ANNAPOLIS – Comptroller reports show Maryland income tax revenues are down $71.7 million from projections for fiscal year 2002.
Even though corporate and sales taxes have been in line with projections, the loss puts even more pressure on lawmakers struggling to balance the budget, just as the Senate this week began voting on budget cuts.
At the beginning of the January-to-April legislative session, fiscal analysts warned the General Assembly it would need to find $937 million to plug a projected gap between spending and revenue.
That gap has now grown larger with falling revenues and commitments to keep a promised 2 percent tax cut, priced at $175 million.
The revenue loss came mostly from slumping income tax payments.
In January, they were $45.2 million below projections for the year, said David Roose, director of the Board of Revenue Estimates at the Comptroller’s Office. That number dropped another $26.5 million in February, Roose said.
Many lawmakers expect total revenue shortfalls to climb as high as $200 million to $300 million for the rest of fiscal year 2002 and 2003.
But Roose wouldn’t confirm the predictions. He said his office needed to study the figures more before making such assessments.
Much of the original $45.2 million drop came from taxpayers who pay on a quarterly basis, Roose said. Lower-than-expected payments from such taxpayers are less significant since they only form 20 to 25 percent of the taxpayer base.
However, he could not explain the drops in February income taxes – a month that doesn’t have collections from quarterly payers. It would require more analysis, he said.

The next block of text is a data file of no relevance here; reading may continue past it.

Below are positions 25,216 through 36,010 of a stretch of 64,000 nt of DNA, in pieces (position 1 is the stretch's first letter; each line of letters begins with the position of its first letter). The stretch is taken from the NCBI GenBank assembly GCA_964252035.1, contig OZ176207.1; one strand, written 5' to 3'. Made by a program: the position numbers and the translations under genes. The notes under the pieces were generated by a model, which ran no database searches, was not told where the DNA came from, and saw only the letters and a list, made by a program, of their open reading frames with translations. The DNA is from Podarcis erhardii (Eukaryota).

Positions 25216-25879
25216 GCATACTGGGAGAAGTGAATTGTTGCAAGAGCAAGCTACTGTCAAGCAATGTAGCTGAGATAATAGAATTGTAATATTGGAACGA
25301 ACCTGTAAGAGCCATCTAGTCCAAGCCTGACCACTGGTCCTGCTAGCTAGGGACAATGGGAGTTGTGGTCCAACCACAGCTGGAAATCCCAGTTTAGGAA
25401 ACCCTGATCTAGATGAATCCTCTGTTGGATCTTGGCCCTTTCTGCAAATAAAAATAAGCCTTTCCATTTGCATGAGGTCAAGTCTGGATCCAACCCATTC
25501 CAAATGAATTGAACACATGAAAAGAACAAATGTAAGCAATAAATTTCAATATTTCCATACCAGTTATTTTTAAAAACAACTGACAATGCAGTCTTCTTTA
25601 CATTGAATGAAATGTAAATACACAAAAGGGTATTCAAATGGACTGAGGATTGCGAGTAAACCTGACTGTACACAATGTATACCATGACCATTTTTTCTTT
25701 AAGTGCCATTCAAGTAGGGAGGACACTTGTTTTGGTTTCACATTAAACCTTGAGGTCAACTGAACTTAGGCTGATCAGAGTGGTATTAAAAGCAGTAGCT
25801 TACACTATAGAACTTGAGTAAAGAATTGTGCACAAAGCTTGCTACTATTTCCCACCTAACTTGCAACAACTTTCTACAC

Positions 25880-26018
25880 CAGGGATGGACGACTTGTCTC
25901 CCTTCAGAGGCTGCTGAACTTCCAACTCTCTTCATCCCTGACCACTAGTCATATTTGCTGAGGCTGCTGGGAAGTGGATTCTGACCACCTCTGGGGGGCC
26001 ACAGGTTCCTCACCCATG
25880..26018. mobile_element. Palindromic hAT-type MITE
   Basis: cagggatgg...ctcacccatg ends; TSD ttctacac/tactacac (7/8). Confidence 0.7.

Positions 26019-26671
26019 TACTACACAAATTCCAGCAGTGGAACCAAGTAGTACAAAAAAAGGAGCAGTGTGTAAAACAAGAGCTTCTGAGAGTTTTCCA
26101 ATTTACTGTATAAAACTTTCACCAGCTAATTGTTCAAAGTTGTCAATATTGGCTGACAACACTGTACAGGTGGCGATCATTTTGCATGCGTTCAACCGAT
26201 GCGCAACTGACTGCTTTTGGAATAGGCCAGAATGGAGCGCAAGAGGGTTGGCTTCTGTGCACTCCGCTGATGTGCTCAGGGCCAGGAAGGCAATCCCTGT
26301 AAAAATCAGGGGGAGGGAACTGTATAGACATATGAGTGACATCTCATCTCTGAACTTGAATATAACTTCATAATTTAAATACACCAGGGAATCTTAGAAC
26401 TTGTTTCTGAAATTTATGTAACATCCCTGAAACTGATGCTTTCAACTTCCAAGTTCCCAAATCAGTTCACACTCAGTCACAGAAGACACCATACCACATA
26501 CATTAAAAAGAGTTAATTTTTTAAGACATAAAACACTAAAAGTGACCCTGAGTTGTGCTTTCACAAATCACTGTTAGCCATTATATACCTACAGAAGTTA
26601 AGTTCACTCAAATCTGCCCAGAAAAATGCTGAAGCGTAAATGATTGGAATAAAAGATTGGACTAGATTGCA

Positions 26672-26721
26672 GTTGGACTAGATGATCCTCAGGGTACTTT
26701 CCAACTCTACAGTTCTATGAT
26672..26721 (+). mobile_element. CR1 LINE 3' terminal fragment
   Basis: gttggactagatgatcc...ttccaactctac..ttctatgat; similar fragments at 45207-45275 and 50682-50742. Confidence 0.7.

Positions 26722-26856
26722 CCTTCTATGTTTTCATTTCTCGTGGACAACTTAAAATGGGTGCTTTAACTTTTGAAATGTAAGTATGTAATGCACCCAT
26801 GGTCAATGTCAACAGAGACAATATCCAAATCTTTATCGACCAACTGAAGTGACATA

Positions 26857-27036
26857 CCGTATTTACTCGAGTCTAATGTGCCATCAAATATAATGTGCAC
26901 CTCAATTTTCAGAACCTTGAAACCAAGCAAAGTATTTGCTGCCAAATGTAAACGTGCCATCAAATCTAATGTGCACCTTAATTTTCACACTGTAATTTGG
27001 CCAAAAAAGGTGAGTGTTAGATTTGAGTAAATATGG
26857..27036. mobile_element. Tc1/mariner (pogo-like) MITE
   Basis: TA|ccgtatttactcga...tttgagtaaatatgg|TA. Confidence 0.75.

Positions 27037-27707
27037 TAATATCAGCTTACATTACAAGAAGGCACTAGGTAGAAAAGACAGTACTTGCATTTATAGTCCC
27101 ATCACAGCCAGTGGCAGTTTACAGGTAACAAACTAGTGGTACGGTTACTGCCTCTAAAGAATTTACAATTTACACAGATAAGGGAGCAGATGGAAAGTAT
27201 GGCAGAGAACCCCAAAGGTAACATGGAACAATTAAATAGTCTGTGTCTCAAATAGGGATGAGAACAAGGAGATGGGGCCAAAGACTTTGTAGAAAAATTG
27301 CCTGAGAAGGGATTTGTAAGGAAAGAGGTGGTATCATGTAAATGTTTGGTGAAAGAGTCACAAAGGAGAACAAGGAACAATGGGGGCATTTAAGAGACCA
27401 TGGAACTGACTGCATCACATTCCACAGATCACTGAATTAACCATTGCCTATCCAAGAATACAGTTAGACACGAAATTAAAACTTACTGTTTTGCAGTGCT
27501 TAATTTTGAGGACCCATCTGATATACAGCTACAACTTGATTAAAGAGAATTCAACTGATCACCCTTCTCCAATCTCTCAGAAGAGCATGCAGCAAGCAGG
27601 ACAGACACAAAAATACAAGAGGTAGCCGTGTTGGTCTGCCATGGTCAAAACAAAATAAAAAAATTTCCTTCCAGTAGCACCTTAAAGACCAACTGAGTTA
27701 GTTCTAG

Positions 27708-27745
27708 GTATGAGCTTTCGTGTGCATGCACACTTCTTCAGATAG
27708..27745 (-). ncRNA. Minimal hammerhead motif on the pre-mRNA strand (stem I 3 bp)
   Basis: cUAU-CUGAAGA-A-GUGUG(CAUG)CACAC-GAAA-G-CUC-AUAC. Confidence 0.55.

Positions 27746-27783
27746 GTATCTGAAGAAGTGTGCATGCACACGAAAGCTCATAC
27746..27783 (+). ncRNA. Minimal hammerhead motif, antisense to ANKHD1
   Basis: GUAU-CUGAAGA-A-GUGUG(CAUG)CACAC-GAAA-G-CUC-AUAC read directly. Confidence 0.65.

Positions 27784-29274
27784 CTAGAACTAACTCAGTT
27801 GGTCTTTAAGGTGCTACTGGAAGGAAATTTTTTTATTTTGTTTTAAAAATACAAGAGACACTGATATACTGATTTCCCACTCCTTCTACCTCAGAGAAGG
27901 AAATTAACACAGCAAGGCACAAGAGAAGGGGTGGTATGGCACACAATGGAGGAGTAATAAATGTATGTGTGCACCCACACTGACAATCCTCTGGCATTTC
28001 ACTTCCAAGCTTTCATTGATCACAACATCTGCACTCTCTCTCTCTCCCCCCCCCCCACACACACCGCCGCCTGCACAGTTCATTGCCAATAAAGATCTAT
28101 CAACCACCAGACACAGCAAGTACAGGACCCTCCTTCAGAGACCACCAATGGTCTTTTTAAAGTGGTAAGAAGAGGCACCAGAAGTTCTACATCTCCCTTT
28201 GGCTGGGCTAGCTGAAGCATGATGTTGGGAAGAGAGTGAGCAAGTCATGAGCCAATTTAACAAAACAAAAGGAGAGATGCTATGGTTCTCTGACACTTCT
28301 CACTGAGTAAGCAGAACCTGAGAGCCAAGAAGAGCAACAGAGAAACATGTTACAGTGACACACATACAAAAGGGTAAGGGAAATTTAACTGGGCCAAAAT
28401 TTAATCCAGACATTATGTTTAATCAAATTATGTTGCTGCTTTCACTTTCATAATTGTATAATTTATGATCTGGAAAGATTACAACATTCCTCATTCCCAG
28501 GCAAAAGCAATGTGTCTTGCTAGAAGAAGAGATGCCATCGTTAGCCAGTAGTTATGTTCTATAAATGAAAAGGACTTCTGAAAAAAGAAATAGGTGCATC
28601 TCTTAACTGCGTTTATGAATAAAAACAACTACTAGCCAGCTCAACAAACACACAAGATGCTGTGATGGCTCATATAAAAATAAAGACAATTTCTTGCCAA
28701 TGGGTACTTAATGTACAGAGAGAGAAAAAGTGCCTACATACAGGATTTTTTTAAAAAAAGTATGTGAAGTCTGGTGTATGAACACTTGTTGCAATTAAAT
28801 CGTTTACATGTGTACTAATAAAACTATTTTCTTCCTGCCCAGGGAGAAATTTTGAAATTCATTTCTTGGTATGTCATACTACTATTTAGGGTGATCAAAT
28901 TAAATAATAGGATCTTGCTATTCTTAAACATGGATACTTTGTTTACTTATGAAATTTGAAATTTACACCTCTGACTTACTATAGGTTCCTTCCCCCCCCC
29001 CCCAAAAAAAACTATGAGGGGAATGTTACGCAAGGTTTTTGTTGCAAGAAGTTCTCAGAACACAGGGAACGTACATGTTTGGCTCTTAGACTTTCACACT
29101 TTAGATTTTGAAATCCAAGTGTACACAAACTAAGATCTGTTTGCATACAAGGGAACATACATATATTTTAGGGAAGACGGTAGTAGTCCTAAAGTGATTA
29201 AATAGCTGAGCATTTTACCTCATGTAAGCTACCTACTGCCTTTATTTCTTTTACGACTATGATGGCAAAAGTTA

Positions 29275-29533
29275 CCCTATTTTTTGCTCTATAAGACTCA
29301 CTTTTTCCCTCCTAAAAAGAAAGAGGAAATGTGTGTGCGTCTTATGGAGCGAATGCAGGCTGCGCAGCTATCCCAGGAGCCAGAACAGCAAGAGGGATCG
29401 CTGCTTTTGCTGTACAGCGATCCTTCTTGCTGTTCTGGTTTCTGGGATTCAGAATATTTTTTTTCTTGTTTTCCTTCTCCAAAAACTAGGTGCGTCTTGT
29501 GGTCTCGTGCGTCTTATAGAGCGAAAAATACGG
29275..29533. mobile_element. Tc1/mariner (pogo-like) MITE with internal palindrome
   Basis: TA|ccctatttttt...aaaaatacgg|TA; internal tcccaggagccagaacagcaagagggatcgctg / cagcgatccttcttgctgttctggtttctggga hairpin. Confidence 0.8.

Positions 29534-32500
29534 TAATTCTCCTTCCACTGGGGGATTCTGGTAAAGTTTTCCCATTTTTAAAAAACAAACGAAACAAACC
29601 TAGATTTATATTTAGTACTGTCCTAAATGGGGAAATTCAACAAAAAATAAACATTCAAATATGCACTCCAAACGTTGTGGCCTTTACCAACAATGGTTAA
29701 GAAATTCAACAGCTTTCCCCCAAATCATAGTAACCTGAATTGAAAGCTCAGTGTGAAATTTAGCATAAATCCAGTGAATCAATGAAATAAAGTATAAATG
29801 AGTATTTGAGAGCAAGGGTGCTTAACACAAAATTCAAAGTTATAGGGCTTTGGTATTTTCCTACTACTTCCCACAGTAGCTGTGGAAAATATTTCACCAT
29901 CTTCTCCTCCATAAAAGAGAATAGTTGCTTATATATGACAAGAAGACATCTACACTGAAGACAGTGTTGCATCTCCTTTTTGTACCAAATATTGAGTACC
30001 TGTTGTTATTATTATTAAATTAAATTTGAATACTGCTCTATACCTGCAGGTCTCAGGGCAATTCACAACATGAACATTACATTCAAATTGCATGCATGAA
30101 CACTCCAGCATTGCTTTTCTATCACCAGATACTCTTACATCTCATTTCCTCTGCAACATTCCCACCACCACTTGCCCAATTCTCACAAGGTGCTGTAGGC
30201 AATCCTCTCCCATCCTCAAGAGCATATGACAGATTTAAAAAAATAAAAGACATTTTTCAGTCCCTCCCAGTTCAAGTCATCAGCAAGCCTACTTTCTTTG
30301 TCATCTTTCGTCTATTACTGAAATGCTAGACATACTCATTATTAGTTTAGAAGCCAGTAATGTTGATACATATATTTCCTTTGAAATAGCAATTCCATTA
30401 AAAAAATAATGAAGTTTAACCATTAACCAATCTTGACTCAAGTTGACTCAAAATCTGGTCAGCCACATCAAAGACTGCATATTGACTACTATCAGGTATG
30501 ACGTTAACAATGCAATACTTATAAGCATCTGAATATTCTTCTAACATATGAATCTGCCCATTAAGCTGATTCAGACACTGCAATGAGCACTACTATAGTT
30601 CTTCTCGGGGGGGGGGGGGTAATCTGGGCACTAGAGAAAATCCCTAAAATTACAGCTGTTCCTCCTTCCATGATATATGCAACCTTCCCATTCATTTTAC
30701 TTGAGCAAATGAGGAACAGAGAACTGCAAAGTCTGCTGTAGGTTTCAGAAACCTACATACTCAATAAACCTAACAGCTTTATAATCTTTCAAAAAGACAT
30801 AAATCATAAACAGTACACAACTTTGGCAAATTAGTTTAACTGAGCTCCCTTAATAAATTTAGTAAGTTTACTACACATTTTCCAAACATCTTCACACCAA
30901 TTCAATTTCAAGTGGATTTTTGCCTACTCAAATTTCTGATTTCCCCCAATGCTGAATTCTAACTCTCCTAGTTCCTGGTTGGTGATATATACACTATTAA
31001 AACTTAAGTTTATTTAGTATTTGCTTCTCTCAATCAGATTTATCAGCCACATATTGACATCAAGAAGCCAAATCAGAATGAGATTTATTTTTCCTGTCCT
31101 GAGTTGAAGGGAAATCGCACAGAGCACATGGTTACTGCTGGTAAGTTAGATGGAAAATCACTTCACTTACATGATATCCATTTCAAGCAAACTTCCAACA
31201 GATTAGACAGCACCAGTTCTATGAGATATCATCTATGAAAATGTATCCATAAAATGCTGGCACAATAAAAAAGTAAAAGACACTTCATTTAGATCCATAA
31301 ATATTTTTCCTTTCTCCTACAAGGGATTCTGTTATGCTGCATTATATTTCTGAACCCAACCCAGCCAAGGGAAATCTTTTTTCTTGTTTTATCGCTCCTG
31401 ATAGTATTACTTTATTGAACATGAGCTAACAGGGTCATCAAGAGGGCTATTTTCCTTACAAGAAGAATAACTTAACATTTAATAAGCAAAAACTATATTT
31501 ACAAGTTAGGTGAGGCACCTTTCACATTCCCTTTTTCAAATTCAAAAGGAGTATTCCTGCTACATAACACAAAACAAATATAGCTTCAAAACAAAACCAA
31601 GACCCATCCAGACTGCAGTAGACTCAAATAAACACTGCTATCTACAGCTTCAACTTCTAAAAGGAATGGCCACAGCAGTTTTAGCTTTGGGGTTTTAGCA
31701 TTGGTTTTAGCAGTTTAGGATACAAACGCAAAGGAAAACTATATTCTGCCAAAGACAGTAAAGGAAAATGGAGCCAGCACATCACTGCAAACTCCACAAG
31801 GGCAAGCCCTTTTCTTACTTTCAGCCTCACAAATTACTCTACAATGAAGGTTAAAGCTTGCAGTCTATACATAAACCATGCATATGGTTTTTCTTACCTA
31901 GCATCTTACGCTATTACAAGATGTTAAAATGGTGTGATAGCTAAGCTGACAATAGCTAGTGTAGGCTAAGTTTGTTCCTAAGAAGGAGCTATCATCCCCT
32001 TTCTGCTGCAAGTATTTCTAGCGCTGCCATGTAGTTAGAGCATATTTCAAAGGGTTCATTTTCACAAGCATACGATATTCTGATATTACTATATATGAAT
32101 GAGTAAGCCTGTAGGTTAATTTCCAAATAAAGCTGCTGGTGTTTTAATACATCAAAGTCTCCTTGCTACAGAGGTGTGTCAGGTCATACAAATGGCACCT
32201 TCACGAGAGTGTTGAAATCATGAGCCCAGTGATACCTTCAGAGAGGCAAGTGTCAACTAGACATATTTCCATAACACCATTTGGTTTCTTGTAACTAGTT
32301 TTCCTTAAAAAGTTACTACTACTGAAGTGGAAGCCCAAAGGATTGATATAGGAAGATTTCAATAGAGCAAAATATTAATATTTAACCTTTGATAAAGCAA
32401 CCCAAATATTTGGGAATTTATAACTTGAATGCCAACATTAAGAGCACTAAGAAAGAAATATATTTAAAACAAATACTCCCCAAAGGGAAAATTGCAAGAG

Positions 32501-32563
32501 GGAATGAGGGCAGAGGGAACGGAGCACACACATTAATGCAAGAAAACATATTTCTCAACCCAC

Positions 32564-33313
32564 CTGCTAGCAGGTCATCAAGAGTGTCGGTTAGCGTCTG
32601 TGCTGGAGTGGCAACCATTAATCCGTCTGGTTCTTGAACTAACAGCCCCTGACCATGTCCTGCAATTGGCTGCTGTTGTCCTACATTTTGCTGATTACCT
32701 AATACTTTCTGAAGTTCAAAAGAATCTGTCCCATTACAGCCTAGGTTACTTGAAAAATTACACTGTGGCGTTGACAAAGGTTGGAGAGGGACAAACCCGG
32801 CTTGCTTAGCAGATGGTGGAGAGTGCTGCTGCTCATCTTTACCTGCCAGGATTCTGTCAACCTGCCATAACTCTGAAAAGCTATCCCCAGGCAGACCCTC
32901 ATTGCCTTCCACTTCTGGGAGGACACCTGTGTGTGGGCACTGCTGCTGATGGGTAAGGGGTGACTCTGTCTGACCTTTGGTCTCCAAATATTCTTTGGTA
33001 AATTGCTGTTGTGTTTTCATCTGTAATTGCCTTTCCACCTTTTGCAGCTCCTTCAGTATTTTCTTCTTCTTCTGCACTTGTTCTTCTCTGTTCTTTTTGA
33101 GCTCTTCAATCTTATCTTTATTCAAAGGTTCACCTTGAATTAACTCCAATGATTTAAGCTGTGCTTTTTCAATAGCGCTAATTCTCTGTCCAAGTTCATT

The analysis will be included in the adjusted projection of state revenues by the Board of Revenue Estimates, which should be finished around March 15. The board makes annual revenue projections in December and March to assist lawmakers in structuring the state’s budget.
Lawmakers have already started bracing for the report.
Senate Budget and Taxation Committee members were reminded Wednesday that their votes to trim programs might not make them popular but were needed to reign in the budget so that 2004 was not left with a $1 billion deficit.
“If we could only deal with 2003 and magically be transported to that better place,” of course, it would be easier, said Chairwoman Barbara Hoffman, D-Baltimore.
“We would like to err on the side of caution (regarding revenue projections for the year),” said committee member Sen. Patrick Hogan, D-Montgomery. He said they could always add the money back if they cut too much.
Some of the cuts approved by the panel on Wednesday included:
– $25 million for state employee raises. Instead, they will receive bonuses equal to half of what the pay increase would have been. Lawmakers also agreed to limit the state workforce to 76,900 full time employees.
– $6.5 million in a one-year cancellation of state employee merit bonuses. – $17 million from the state’s information technology budget. – $3.5 million from the Children Entering School and Ready to Learn program, a move largely supported by the Maryland State Department of Education.
Hoffman said the trimming process would be fluid.
Hogan said that if the committee found it hadn’t cut enough after the first round to bring the budget in line with revenue predictions, the panel would revisit program cuts.